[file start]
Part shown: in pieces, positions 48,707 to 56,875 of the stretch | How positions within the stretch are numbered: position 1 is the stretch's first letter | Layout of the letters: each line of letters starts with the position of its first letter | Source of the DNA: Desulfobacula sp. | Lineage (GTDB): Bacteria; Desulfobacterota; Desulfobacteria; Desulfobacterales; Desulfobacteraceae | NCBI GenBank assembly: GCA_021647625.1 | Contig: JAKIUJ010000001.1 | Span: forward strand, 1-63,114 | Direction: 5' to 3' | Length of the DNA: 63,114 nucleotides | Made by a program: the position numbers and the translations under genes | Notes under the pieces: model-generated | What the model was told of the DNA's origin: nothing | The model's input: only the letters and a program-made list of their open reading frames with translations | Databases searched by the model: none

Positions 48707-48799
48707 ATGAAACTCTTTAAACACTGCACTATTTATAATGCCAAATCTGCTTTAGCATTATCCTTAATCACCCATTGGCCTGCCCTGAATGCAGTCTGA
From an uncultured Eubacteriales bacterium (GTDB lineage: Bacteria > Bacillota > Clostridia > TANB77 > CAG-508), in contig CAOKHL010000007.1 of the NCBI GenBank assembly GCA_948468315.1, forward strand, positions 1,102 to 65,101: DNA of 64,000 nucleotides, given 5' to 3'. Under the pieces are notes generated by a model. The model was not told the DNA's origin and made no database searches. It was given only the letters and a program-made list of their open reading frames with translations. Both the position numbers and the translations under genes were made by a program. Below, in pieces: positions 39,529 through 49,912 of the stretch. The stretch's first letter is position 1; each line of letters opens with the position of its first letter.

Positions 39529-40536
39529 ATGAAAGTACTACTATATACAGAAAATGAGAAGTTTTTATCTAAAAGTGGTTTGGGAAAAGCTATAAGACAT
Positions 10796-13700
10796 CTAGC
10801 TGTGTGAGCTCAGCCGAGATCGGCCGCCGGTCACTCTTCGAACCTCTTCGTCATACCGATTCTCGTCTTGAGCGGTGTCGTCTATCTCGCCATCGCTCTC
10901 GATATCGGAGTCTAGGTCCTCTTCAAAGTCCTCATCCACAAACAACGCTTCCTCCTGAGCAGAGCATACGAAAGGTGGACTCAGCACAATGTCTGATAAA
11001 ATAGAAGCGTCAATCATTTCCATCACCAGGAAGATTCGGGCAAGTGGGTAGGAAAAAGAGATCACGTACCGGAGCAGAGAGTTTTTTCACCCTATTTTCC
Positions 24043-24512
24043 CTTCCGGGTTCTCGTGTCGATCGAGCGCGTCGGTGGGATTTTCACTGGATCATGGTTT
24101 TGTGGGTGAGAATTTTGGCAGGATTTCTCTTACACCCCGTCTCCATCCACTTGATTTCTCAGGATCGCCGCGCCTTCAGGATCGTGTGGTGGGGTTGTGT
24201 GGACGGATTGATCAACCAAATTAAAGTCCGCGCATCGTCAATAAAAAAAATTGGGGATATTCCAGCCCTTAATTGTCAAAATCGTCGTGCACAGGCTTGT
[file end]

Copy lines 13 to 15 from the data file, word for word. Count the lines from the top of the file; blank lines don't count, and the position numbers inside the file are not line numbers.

24043 CTTCCGGGTTCTCGTGTCGATCGAGCGCGTCGGTGGGATTTTCACTGGATCATGGTTT
24101 TGTGGGTGAGAATTTTGGCAGGATTTCTCTTACACCCCGTCTCCATCCACTTGATTTCTCAGGATCGCCGCGCCTTCAGGATCGTGTGGTGGGGTTGTGT
24201 GGACGGATTGATCAACCAAATTAAAGTCCGCGCATCGTCAATAAAAAAAATTGGGGATATTCCAGCCCTTAATTGTCAAAATCGTCGTGCACAGGCTTGT